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Ways to Save More Money With a Robotic Welding System

Robotic welding systems deliver fine-tuned programming to ensure the accuracy, speed and repeatability needed for high-quality welds.

Posted: February 20, 2024

A cobot air-cooled MIG gun can help keep operations agile and profitable. The durability and simple design of the Tregaskiss BA1 keeps weld operators focused on manufacturing quality parts instead of troubleshooting or maintaining MIG guns.
Store consumables in their original packaging until they are ready to be used to prevent spatter build up caused by scratches and dents.
Invest in a reamer to help minimize spatter build-up and good shielding gas flow to help avoid costly repairs and rework.
Tregaskiss and Bernard, MIG guns, Welding, robotics, consumables, nozzle cleaning station,
Store consumables in their original packaging until they are ready to be used to prevent spatter build up caused by scratches and dents.

In a world where technology continues to play an increasingly bigger role, it’s no surprise more and more welding operations are investing in robotic welding systems to gain a competitive edge. Such systems not only deliver fine-tuned programming to ensure the accuracy, speed and repeatability needed for generating high-quality welds, they also further productivity and efficiency for an operation.  A lot of planning goes into the implementation of these systems, and robotic integrators or vendors also offer great training that’s critical to operators from the start and across the span of that system’s use. Because of this, robotic welding systems have become an investment that involves less risk and a lot more upside. Apart from the productivity gains and quality improvements, saving money is a key reason companies are choosing to implement them. Beyond the benefits of the robotic welding system itself, there are numerous ways companies can increase cost savings and ROI. Here are seven.

  1. Invest in Peripherals
    Some operations view peripherals like reamerswire cuttersneck inspection toolsand clutches or solid mounts as unnecessary costs. That’s usually because the role these products play in maintaining the quality, productivity and effectiveness of a robotic welding system is not fully understood.

While it’s true that peripherals require an up-front investment, they are particularly critical for minimizing the type of downtime that leads to offline maintenance and repairs relating to components and equipment like the robotic MIG gun, cables or consumables. But the good news is that the ROI on an investment in peripherals happens quickly and on several fronts. For example, a reamer, which is also commonly referred to as a nozzle cleaning station or spatter cleaner, helps minimize spatter buildup in the nozzle and ensure good shielding gas flow, all in the name of avoiding costly repairs or rework. A reamer also reduces the risk of electrical resistance, which can cause a robotic MIG gun or consumables to fail prematurely. This is important to note because gun or consumable failure leads to replacement costs and downtime for changeover, which takes a robot offline and prevents it from making parts (and making money).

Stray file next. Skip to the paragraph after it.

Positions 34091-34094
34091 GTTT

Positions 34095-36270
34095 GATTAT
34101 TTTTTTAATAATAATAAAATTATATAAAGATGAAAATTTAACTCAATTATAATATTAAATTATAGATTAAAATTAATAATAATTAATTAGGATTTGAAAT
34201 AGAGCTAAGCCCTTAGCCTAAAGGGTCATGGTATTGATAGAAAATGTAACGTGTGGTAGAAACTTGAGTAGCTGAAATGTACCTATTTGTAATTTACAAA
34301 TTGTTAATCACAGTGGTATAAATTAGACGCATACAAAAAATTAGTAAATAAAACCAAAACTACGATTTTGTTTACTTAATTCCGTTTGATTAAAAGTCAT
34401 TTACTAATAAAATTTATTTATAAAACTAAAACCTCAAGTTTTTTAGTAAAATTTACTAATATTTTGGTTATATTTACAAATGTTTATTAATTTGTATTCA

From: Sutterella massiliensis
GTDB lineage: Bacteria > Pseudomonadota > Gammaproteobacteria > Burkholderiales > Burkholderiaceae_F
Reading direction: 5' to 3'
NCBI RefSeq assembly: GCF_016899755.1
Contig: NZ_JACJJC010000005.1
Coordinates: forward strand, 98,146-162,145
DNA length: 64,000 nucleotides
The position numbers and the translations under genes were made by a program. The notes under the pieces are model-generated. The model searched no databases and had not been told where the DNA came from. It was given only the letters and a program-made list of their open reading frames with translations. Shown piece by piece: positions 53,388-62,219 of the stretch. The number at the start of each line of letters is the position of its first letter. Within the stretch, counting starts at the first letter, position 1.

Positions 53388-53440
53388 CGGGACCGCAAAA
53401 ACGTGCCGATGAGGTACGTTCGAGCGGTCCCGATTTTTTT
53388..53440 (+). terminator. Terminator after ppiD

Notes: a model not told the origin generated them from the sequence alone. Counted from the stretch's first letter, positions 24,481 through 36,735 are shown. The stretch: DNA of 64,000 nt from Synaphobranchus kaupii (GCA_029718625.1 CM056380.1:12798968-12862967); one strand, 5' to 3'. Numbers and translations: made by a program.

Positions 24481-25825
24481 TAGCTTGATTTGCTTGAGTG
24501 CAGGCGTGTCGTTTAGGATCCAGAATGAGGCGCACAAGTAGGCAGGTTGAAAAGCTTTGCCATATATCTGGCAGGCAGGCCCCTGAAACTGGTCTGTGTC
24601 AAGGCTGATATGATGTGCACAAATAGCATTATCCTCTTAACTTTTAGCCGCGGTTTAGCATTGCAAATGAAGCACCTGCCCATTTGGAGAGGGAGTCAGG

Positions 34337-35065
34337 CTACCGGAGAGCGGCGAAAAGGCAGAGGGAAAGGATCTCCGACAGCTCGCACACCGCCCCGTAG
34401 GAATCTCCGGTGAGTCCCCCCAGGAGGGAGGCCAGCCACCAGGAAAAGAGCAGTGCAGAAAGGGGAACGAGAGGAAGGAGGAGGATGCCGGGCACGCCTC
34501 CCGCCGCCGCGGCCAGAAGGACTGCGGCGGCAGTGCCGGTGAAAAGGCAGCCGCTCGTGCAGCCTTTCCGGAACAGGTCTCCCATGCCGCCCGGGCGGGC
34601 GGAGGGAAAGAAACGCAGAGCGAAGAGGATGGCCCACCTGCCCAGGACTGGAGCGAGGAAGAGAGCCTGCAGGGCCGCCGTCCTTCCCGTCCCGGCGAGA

1. Manage and Maintain Consumables
Tregaskiss and Bernard, MIG guns, Welding, robotics, consumables, nozzle cleaning station,
Invest in a reamer to help minimize spatter build-up and good shielding gas flow to help avoid costly repairs and rework.

As with many things in life, proper storage and handling of equipment factors into its effectiveness. Consumables are no exception.  Costly damage can happen even before placing consumables on the robotic MIG gun. To protect them, always store consumables in their original packaging until they are ready for use. Opening the packaging or placing these components in bins may result in scratches and dents, which can make it possible for spatter to adhere to the product and lead to premature failure. Similarly, removing contact tips or retaining heads from their packaging and storing them in open containers can cause dirt and/or oil to accumulate on them, which can cause issues like improper seating.

As for consumable installation, it may seem obvious to say that it’s best to adhere to MIG consumable manufacturer suggestions. But best practices are often overlooked, and there’s a cost to that. Using the proper process and tools for installation is an easy way to reduce the risk of damaging consumables and to optimize their performance within the robotic welding system.

Once consumables are installed on the robotic MIG gun, take a moment to check that all connections for the contact tips, retaining heads and nozzles are secure. Solid connections are what create reliable electrical conductivity and minimize heat, both essential for creating quality welds and extending consumable life. This simple practice can go a long way toward minimizing product replacements and preventing downtime that keeps the robot from reaching its optimal throughput during a shift. Replacements and downtime both have measurable expenses associated with them, so securing connections is a clear way to secure savings.

  1. Establish a Preventive Maintenance Program
    A preventive maintenance (PM) program is another best practice for robotic welding systems when it comes to ROI and a company’s bottom line. By planning for downtime and building it into schedules, it’s possible to identify issues before they arise and get ahead of repairs and equipment replacement before it becomes critical.